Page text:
The Oakland A's and San Francisco Giants are possibilities.
SAN FRANCISCO (AP) -- Dusty Baker knows if he is meant to manage again, it will happen.
For now, he's back in Northern California tending to all of the things he didn't have time for while leading the Chicago Cubs.
Today, he will fly to Detroit to do television work for the World Series.
"I don't have a plan," Baker said Wednesday in a phone interview. "It's up to other people to initiate the plan. You go on with your life. You've got to keep moving, and you've got to keep moving forward at the same time."
He certainly would listen if the Oakland Athletics or San Francisco Giants contacted him about their managerial openings. The A's fired Ken Macha on Monday after the team reached the AL championship series. From 1993-2002, Baker managed the Giants, who cut ties with him after the club lost the '02 World Series to the wild-card Angels. Yet patching up his differences with owner Peter Magowan might be difficult.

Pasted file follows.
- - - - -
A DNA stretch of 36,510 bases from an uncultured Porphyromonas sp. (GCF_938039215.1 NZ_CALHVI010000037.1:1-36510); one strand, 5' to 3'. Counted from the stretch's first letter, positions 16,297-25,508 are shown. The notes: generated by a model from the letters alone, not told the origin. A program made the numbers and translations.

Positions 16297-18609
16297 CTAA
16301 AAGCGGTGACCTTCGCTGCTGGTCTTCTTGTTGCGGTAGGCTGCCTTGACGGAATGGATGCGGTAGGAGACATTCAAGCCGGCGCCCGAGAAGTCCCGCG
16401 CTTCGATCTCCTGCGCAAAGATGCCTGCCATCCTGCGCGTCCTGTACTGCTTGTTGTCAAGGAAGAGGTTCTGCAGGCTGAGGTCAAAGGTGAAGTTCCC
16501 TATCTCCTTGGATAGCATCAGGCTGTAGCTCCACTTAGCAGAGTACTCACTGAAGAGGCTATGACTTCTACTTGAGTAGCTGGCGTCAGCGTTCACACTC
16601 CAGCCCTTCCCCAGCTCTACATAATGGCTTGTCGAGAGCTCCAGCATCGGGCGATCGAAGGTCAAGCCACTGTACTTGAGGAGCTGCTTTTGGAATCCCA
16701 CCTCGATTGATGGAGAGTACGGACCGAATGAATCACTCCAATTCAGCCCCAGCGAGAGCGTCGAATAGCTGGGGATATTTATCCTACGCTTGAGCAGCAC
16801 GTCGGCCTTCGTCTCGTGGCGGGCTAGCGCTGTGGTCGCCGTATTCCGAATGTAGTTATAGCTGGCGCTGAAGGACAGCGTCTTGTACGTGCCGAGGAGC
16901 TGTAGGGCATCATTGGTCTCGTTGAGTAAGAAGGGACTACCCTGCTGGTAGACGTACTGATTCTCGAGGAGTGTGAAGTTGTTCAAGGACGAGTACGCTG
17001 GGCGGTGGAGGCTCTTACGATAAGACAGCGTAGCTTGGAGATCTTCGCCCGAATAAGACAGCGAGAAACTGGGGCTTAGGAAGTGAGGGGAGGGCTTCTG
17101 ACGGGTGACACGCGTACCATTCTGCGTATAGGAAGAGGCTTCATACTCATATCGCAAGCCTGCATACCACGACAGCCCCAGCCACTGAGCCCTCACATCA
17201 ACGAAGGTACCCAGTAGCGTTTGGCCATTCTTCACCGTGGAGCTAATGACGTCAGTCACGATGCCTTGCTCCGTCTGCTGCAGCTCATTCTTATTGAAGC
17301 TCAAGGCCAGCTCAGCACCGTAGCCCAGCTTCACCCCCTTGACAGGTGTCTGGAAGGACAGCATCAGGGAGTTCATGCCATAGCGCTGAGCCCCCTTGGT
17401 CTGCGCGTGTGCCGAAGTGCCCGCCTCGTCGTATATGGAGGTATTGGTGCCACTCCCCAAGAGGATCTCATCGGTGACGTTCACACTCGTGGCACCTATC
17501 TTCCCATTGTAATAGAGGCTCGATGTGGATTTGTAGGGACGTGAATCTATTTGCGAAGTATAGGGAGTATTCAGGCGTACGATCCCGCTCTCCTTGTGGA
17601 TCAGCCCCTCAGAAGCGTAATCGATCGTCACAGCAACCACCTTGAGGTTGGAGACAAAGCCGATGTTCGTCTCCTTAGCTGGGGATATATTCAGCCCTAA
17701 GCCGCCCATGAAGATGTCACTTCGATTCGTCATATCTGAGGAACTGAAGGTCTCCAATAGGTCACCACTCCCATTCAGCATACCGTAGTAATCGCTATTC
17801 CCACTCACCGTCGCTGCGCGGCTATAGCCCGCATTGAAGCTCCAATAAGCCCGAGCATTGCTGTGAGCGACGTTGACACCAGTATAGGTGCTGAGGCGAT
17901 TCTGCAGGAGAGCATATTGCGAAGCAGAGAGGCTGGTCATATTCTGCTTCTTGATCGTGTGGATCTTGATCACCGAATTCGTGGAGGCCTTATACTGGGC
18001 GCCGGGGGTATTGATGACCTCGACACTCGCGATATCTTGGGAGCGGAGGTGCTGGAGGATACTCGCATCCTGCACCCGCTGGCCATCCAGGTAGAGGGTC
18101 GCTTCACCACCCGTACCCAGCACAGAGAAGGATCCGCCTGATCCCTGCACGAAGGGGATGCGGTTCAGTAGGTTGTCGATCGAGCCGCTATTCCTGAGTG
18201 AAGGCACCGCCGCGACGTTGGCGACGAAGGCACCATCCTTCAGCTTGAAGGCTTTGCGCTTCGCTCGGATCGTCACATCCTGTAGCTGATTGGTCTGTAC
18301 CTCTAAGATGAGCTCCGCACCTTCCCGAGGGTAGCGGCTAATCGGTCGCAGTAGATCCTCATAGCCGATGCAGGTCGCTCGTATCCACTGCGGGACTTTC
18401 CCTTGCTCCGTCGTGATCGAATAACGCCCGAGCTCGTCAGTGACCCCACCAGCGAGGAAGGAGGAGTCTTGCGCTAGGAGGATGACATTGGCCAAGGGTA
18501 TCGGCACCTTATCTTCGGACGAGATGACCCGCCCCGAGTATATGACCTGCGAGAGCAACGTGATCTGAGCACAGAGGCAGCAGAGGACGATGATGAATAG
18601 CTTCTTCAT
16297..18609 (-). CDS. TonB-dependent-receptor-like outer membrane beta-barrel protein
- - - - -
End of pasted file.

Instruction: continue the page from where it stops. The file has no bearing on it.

"I haven't talked to anybody," Baker said. "Some of it happened so recently. You try not to rush into making decisions."
Baker's contract was not renewed after four seasons with the Cubs, who finished 66-96 this season. In his first season, the Cubs came within five outs of the World Series.
Things went downhill from there for a franchise that hasn't won it all since 1908. Baker led the Cubs to their first back-to-back winning seasons in more than three decades but had losing seasons in his final two years -- including an NL-worst mark in 2006.
Baker, always popular with his players, is relying on his faith to tell him what's next. And he is heeding the advice of his former All-Star basketball coach from high school, Frank Carabajal.
"I got the best advice: 'Good people fall forward,"' Baker said. "Some of these things take time. I try not to worry or stress out."
Baker's phone has been ringing off the hook -- "every day, all day" -- with calls from old friends and coaches, everybody curious about what his future holds.
He was headed to Sacramento on Wednesday to visit his father and check on his house there, where he'd eventually like to retire.
"I have not been here but twice in eight months," he said. "I've been home five days since I left for spring training. I have everything to do."
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